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Russian People's Expressive Silence

Moscow's Kremlin may be looking to appoint Russia's regional governors soon, if indicators from the election to appoint a new St. Petersburg leader are any guide. The move would further consolidate President Putin's centralisation of power.

A poster supporting Putin-supported Valentina Matviyenko told voters of Russia's northern capital to "confirm your choice," claiming "majority" support. It should have been removed on Friday night before the elections, since Russian election law prohibits what's viewed as public agitation on voting day. But the offending article stayed up as candidates kept on campaigning

 "Independent" news media, law-enforcement agencies, electoral committees, other candidacies and their associates - even the voters - could hardly have cared less, it seems: probably a reason to nullify the first stage of polling and not to run a second stage at all.

But as experience shows, Russian democrats are not that bothered with observing the laws they've made, not to mention concern about their morality. Around 87 percent of the electorate recorded no confidence in any candidacy and analysts question the lawfulness of the poll.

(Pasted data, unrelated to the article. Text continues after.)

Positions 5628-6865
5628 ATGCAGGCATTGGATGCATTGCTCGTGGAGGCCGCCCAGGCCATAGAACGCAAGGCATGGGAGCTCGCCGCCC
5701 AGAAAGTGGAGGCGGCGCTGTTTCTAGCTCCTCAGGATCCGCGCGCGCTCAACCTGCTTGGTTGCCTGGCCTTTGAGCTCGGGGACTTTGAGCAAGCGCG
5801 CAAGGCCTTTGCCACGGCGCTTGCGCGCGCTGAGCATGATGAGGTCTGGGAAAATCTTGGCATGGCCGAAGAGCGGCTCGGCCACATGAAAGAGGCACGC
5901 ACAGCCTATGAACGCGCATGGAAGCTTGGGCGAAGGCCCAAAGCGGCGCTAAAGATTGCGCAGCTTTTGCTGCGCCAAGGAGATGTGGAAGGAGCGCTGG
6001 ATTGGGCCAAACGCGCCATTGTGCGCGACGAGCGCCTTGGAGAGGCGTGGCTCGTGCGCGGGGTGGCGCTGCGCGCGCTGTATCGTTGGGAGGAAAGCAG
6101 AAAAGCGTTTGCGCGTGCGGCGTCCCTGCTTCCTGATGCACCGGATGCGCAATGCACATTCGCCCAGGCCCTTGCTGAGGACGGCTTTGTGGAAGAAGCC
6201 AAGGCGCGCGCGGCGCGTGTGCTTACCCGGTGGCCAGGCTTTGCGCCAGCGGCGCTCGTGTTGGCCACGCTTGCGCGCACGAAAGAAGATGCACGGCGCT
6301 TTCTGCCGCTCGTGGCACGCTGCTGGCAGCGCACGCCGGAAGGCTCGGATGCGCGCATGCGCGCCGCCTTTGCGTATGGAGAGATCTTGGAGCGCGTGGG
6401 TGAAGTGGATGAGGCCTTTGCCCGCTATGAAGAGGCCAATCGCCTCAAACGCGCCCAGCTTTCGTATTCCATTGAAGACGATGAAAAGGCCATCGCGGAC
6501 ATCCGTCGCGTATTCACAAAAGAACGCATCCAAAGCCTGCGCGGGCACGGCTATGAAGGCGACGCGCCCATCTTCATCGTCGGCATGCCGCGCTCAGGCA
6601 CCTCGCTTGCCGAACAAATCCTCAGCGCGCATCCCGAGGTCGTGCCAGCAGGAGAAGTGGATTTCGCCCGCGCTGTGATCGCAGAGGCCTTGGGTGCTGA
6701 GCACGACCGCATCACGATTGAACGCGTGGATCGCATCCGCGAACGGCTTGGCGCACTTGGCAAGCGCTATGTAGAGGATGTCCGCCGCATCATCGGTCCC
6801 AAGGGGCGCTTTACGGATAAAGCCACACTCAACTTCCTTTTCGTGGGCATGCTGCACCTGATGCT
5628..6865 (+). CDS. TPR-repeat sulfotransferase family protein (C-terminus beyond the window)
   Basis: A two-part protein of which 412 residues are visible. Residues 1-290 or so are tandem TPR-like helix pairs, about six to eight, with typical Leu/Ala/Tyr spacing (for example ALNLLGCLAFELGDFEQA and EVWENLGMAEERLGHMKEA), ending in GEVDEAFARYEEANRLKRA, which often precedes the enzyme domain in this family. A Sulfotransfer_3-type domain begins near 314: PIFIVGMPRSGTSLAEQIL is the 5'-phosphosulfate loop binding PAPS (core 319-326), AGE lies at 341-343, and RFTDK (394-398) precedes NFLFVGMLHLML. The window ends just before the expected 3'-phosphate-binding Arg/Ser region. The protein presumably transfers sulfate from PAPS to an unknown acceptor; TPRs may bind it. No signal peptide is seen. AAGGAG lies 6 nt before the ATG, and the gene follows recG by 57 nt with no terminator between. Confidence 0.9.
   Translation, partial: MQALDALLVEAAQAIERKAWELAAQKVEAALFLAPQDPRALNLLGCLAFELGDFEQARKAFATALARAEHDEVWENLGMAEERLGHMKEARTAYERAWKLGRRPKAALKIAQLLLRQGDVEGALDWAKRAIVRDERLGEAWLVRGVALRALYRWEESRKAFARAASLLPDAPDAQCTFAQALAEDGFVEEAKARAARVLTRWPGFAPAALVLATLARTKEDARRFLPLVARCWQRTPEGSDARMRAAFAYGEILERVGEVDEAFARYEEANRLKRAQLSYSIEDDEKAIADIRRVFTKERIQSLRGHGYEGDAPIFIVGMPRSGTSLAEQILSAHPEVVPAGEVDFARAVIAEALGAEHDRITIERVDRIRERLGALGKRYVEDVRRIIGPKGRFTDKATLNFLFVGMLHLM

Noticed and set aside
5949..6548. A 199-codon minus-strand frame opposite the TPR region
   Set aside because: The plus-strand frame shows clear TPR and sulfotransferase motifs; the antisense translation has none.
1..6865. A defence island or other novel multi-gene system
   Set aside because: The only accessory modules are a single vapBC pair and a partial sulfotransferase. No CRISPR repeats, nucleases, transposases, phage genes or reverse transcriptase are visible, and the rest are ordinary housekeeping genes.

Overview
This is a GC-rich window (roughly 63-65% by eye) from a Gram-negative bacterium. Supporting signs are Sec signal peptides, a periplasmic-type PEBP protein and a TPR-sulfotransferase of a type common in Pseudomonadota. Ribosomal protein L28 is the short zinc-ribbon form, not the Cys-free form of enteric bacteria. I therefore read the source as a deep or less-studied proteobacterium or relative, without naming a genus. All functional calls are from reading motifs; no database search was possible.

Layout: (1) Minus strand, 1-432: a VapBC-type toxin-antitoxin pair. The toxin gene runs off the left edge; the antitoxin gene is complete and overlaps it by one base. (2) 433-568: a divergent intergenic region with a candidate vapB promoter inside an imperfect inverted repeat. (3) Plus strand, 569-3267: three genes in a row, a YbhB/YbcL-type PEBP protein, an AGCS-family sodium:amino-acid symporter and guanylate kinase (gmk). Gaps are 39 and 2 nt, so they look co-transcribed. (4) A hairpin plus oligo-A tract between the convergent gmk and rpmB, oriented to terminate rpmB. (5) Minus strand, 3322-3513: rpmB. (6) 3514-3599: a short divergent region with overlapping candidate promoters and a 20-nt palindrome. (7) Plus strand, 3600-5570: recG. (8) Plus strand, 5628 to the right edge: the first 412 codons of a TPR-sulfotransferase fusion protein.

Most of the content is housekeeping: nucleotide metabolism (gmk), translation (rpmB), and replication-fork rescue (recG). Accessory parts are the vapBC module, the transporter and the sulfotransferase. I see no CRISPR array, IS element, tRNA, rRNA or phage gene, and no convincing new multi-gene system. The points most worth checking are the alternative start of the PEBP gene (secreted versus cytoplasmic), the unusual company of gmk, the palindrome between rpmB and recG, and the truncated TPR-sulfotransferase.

The situation is absurd from the legal point of view, but it is absolutely real in democratic and political games. Russian elections have another aspect, too. Seventy-one percent of registered candidates (save for cadets and others in the military) shunned the polls. People kept their silence, but the silence is deafening. It is not indifference, it is non-recognition.

If people kept quiet in protest 20 years ago during solemn Soviet proclamations, it would have been considered blatantly anti-Soviet. This poll's low turnout is a democratic demonstration.

Politicians slamed electors for their dismisssal of the political process. But others  lauded the political inertia.

The notion of federal authorities appointing Federation chiefs is not new. Spokesman for the presidential administration Dmitry Kozak says several Russian regions may be charged with default, and deprived of control over assigned federal income, subventions and subsidies.

Kozak has a committee looking to introduce external control for insolvent regions. This would mean incentives to seek their own funds and look to stopping governors from blackmailing the government. Regions unable to deliver their responsibities may ask for help from the federal center, however. Russian law already provides for dismissals of governors failing prescribed obligations.

St. Petersburg's elections may be a pointer to new policy.

Igor Pridorogin